Wednesday, July 24, 2013

How Safe Are Supplements?


In recent years, there has been much controversy about the safety and efficacy of dietary supplements. Are they as safe as pharmaceutical medications? Should you be concerned that  they could make you sick? Interestingly, in the United States and Europe, regulatory agencies (FDA, EMEA, etc.) are trying to, or have succeeded in, restricting or blocking the sale of many dietary supplements to the general public. You might think that they are trying to regulate these supplements because they are trying to protect you from “dangerous” supplements that could harm you, but is this really the case?

Interestingly, a recent analysis of government statistics out of Britain finds that you should be far more concerned about over the counter medications than dietary supplements. Taking prescription or over the counter drugs exposes a person to one of the greatest preventable risks of dying. But even more surprising is that driving your car to a pharmacy is even far more risky than taking dietary supplements!

The results from the data shows that many very common daily activities put you at a higher risk of death than taking dietary supplements. You are over 1,700 times more likely to die riding your bike (even with a helmet on!) than from taking supplements. Taking a Tylenol is about 348 times riskier than a supplement. Step up to a prescription drug, and the risk jumps to 62,000 times that of taking supplements. For some perspective on these large numbers, you are just about as likely to be hit by lightning as you are to be harmed by taking dietary supplements.


We’ve discussed in previous articles that even the seemingly “safe” over the counter medications can cause serious side effects or even death. Acetaminophen (e.g. Tylenol or Paracetamol, as it is called in the UK) is the leading cause of calls to poison control (over 100,000 calls per year) and is responsible for many deaths every year. NSAIDs (non-steroidal anti-inflammatory drugs) like ibuprofen are a major cause of gastrointestinal bleeding and can cause potentially cause severe muscle damage, which can are both lead to death. Obviously, not everyone who takes these medications gets ill, but the risk is still there.


The issue of supplements, with regard to safety and efficacy, is a hotly debated and highly political issue. There is a lot of money on both sides of this issue both from supplement makers and suppliers on one side and pharmaceutical companies on the other. While the issue of efficacy is something that research is continuing to shed light on, the issue of safety is directly addressed in these infographics.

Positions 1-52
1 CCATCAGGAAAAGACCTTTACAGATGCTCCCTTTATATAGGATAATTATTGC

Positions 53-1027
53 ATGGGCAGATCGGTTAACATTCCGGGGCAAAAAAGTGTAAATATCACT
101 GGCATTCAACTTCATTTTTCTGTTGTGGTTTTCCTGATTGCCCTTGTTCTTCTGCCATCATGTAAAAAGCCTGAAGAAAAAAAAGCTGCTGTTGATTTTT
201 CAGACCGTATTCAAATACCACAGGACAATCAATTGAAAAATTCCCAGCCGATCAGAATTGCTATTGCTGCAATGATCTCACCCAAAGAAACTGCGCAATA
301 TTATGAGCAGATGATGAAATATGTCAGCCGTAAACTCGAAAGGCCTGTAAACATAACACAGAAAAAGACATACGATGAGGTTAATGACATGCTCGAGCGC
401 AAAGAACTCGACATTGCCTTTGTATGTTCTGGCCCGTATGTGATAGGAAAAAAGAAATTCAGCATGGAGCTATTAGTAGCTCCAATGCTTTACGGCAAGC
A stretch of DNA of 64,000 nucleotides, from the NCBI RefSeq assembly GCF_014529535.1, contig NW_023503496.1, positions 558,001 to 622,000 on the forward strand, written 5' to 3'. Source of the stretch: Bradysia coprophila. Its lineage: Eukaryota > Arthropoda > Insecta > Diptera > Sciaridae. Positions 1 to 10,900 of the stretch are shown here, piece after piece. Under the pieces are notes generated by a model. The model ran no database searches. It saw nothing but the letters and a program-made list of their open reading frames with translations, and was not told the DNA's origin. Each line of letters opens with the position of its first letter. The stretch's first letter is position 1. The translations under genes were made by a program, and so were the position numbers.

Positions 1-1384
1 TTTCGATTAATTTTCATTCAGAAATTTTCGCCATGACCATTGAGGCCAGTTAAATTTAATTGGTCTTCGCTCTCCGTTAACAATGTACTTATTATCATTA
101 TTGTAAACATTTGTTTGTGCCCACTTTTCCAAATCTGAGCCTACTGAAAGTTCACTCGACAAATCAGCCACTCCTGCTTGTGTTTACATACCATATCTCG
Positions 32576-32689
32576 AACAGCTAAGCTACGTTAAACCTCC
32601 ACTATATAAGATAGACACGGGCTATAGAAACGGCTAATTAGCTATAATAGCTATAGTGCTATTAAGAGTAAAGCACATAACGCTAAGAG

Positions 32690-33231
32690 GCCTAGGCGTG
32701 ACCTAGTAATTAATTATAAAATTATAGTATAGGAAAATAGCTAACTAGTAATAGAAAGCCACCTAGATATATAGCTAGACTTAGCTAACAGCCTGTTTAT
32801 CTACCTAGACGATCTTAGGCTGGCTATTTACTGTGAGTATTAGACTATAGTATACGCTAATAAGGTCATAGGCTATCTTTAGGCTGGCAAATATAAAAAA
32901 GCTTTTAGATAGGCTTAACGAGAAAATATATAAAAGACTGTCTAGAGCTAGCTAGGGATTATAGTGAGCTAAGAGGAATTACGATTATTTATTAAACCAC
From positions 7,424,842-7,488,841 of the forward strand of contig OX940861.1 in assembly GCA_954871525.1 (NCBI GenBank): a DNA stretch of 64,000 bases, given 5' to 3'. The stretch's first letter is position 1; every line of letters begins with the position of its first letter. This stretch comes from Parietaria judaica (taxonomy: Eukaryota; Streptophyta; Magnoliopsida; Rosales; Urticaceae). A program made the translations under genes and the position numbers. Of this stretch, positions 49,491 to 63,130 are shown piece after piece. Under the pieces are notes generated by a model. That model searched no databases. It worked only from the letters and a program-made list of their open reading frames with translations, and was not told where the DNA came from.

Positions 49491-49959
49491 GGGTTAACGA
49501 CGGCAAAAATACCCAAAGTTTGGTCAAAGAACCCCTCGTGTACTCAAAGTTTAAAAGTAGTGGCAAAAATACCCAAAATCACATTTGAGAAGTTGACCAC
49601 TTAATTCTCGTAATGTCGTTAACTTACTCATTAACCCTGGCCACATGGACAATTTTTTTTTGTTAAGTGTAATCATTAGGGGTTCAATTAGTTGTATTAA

The simple fact is, most “supplements” are things we should normally get in our diet. Unfortunately, the “Standard American Diet” (abbreviated SAD for obvious reasons) is lacking in...well almost everything that makes us healthy. Not only basic nutrients like vitamins, minerals, and amino acids, but also things like phytonutrients and antioxidants. These are nutrients which we now understand are fundamental to the prevention of disease and in promoting long term wellness. Supplements may be a potential solution for those unable to eat a healthy diet. Supplements may also be important for those individuals who may need extra nutrients supplemented to address their particular biochemical needs or disease states.

So what are the risks when it comes to supplements?  Obviously, some people may be allergic or sensitive to some substances (including the non-active ingredients or excipients), some supplements may not be manufactured with the best raw materials or tested properly to be pure and free from contamination, and there is some evidence that overdoing any one type of supplement (e.g. anti-oxidants) out of balance with the rest of a person’s physiology may be harmful. This is why it is always important to consult with a healthcare professional before taking any medication or supplement. Nevertheless, when compared to pharmaceutical medications, or even everyday activities, supplements as a whole seem to carry a very good safety profile.


The whole list of risky activities, as compared to taking dietary supplements, can be found here, with the relative risks ranked and compared. For a slightly better visualization of the data, there is a graph which can be found here. The data was taken from official UK and EU government sources and collated by an independent risk management consultant.

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Researched and written by Dr. Rebecca Malamed, M.D. with assistance from Mr. Malcolm Potter.

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